testsite 15.3: Lenka Clayton and Veronica Roberts

testsite 15.3

Typewriter Drawings

Lenka Clayton and Veronica Roberts

October 11th - December 6th, 2015

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Lenka Clayton’s typewriter drawing, Plate (2015), in process. Image courtesy of the artist. © 2015 Lenka Clayton.

Project Details

Fluent~Collaborative & testsite are pleased to present testsite 15.3: Lenka Clayton & Veronica Roberts: TYPEWRITER DRAWINGS, an installation of works on paper by British-born, Pittsburgh-based artist Lenka Clayton. Curated by Veronica Roberts, this is Clayton’s first exhibition in Texas. The project opens on Sunday, October 11 with a public reception from 4 to 6pm, and a conversation between the artist and the curator at 4:30pm.

This intimate installation features approximately twenty-six drawings as well as one work on cloth. Since 2012 Lenka Clayton has been using a typewriter as a tool for drawing, and at the same time as an obstruction to drawing. Her ongoing series, Typewriter Drawings, misuses a machine designed to effortlessly accomplish one kind of task to achieve another for which it is quite unsuited. The drawings act as a diary of sorts, depicting objects or moments that happened over the course of a day, or that appeared as fleeting visions while the artist went about other quotidian tasks. Additionally, every November she and a collaborator—the writer and artist Michael Crowe—each make concurrent drawings on their typewriters (he in London, UK; she in Pittsburgh, USA). A selection of the artists’ paired drawings will be exhibited in the dining room at testsite during this presentation.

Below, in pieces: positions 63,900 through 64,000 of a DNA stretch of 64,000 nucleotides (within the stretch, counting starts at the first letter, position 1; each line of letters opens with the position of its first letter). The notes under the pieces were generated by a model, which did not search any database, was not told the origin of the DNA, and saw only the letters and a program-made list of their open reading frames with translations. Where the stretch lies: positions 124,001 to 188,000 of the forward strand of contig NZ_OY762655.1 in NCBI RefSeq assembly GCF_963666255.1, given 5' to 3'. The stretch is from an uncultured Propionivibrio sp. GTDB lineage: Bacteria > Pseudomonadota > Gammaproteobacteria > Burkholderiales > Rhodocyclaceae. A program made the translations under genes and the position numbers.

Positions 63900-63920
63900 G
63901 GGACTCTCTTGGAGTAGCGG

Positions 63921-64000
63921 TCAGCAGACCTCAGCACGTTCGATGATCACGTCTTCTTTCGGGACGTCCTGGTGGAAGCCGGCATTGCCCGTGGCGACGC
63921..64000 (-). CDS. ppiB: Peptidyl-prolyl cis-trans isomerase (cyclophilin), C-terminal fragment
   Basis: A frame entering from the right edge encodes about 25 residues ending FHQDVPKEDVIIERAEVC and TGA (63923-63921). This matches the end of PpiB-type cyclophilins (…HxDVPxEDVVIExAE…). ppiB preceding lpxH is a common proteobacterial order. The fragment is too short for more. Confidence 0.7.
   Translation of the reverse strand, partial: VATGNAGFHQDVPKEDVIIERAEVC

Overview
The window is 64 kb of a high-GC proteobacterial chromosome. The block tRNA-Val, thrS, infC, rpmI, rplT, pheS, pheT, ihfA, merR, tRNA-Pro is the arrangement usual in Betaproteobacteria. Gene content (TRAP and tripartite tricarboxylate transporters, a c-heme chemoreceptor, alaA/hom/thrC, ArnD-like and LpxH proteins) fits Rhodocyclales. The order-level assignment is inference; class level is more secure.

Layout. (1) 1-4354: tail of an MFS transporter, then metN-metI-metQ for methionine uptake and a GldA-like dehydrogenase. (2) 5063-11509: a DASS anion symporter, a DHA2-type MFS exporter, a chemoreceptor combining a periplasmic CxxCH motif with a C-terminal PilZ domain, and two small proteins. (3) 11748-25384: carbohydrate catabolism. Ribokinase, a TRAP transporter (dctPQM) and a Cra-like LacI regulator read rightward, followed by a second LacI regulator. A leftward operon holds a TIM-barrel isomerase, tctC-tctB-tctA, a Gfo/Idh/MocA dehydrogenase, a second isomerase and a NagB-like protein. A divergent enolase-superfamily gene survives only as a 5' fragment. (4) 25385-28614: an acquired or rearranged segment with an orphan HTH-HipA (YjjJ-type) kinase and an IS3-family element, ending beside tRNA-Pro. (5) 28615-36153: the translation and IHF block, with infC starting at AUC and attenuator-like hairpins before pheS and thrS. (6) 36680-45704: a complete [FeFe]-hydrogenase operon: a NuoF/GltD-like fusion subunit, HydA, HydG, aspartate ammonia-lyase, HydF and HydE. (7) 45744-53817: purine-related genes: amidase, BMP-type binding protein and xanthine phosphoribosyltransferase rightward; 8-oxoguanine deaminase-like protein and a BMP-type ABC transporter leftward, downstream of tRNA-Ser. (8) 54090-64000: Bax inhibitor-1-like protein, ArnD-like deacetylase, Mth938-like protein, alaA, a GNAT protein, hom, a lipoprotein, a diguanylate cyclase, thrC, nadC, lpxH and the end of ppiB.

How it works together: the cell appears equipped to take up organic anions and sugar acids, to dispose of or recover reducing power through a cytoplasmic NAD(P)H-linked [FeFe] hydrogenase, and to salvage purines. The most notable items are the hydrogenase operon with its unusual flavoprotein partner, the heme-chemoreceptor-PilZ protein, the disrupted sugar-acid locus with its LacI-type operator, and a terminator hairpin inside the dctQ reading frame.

The presentation will also include Hand-Typed Polka-Dot Shirt, 2015. The button-down shirt—originally manufactured by an anonymous garment worker—was disassembled at the seams into twenty-one component parts and each piece run through a typewriter. The ‘period’ key was pressed over 20,000 times to create a polka-dot pattern, hand-typed directly onto the fabric. Once printed, the pieces were hand-sewn back together. At first glance, the pattern may appear industrially printed, yet on closer inspection mistakes can be glimpsed, such as an accidental “m” marking, or a misaligned row. Together, the typewriter drawings and shirt illuminate Clayton’s ability to find new and inventive ways to make art using very old tools.

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